In 1919, while Disney and his friend Ub Iwerks were working as commercial artists in Kansas City, they taught themselves animation. Disney began exploring the medium with the "Newman Laugh-O-Grams," a series of one-minute topical cartoons for local theater owner Frank Newman. He quit his job and started a studio with money borrowed from friends and relatives. Although the studio went broke, Disney completed the live action/animation "Alice's Wonderland," then joined his brother Roy in Los Angeles.
Distributor Margaret Winkler offered Disney a contract for a series based on "Alice" that would continue the premise of a live-action little girl in a cartoon setting. The series proved successful, but Winkler's business was taken over by her more aggressive husband, Charles Mintz. In 1927, he asked Disney to develop a new character, Oswald the Lucky Rabbit. Disney's real talents as an organizer and story man began to emerge during the making of the "Oswald" series, which garnered good reviews.
But Disney wanted to improve his films. In early 1928, he went to New York City to ask Mintz to raise the price per film; Mintz instead insisted that he take a cut — or else Disney would lose the character and his studio. Mintz had covertly signed up almost the entire staff so that the studio could go on without Disney. This underhanded deal changed the course of animation history and American popular culture, as it led Disney to create Mickey Mouse.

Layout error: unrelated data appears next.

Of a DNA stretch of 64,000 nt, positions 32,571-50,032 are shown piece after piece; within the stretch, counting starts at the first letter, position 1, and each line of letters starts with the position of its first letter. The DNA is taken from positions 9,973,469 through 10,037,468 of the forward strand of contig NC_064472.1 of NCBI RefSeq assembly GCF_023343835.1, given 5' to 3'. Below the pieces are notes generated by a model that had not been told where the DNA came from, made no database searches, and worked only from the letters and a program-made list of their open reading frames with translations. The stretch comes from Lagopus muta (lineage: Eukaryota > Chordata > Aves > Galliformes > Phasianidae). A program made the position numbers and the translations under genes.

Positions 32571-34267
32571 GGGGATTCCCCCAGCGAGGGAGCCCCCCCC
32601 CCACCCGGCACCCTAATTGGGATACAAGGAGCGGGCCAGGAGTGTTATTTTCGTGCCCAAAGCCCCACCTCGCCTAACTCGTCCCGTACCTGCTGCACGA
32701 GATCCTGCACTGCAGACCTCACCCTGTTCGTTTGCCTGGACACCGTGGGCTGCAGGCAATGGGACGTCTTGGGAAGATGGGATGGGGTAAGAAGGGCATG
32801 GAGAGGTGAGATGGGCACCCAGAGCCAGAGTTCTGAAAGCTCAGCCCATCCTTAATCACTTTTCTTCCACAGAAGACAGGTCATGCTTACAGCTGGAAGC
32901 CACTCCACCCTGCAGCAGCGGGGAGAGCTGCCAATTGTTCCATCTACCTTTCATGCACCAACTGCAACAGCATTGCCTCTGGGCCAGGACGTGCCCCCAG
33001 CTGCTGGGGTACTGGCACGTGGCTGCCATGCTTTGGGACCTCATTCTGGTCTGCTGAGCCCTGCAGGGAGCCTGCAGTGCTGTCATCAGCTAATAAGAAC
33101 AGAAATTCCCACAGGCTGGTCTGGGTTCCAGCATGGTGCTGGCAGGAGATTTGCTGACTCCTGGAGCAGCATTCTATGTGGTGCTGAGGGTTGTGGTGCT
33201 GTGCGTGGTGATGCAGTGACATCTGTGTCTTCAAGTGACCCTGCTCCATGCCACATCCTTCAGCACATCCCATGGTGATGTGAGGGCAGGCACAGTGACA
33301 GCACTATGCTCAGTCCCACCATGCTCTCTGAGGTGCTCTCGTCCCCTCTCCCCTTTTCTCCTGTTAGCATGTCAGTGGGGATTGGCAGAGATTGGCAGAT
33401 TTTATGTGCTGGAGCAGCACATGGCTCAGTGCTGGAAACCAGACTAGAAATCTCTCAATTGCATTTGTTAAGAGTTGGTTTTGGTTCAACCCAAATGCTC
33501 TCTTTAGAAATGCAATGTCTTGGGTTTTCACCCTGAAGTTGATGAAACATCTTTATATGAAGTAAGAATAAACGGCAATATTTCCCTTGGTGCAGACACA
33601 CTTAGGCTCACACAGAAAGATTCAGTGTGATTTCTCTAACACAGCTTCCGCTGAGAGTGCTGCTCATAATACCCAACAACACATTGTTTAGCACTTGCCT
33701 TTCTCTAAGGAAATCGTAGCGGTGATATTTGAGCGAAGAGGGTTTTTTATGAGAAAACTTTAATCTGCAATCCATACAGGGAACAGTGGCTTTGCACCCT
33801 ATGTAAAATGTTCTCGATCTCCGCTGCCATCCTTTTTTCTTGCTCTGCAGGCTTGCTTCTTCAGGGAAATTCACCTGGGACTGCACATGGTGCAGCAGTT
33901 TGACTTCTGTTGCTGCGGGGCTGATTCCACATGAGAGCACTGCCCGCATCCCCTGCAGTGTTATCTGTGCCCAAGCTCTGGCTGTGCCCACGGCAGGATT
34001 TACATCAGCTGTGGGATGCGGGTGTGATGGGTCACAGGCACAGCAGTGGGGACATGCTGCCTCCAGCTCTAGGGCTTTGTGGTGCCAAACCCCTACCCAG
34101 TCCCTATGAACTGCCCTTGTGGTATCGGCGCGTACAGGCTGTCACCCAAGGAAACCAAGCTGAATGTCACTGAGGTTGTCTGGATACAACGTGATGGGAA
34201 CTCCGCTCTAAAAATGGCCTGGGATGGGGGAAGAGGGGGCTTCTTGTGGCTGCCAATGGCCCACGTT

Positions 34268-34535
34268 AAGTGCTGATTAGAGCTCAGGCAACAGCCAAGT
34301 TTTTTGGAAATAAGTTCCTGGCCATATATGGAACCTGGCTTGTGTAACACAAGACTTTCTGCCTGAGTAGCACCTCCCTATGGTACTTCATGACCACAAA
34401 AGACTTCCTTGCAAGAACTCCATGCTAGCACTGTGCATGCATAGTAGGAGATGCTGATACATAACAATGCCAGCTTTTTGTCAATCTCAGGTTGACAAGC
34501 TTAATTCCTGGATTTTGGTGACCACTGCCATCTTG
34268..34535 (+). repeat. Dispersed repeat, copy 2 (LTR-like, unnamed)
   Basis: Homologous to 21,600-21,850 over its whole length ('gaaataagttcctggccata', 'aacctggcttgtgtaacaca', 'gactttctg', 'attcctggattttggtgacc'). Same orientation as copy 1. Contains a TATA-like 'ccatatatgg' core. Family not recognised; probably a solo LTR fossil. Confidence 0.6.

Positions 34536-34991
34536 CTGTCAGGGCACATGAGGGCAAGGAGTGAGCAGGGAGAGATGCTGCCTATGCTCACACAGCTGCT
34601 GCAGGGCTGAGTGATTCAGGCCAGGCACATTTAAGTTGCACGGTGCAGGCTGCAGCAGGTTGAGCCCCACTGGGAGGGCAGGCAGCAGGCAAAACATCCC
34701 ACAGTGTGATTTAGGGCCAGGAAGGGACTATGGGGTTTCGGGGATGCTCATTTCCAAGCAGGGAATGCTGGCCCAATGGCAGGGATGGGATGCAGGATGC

Susanin is an attorney, and his remarkable thoroughness makes readers wish he were handling a case for them. Unfortunately, he becomes so enamored with details that the result is like reading about Walt through a tea strainer. Does it increase anyone's understanding of Disney's genius to know that in 1922, he rented office space for his fledgling studio from "realtors working for Lawrence Baer, thirty-seven, a Kansas City native and the son of a German immigrant" —to whom Susanin devotes four lengthy paragraphs?
Walt Disney's life has already been thoroughly documented: More has reportedly been written about him than any other filmmaker except Charlie Chaplin. His work before the creation of Mickey is covered in the more readable, lavishly illustrated "Walt in Wonderland: The Silent Films of Walt Disney" by Russell Merritt and J.B. Kaufman, in addition to five reliable biographies (by Diane Miller and Pete Martin, Bob Thomas, Katherine and Richard Greene, Michael Barrier and Neal Gabler). Minor and often tangential details constitute the only new material in "Walt Before Mickey."
Susanin's knowledge of animation history is limited, and this hampers the narrative. He correctly observes that Julius, the black cat in the "Alice" comedies, initially "seemed like a generic response to the popularity of the popular Felix the Cat," but fails to discuss how Felix influenced not only Julius, but Oswald (and Mickey). He notes that Friz Freleng, another Kansas City native who worked briefly for Disney, "eventually became a director at Warner Brothers, and spent over thirty years there," but omits the five Oscars he won.
"Walt Before Mickey" is a useful resource for serious film scholars, though general readers may find it much too arcane for their interests.
Solomon is the author, most recently, of "The Art of 'Toy Story 3'" and "Tale as Old as Time: The Art and Making of 'Beauty and the Beast.'"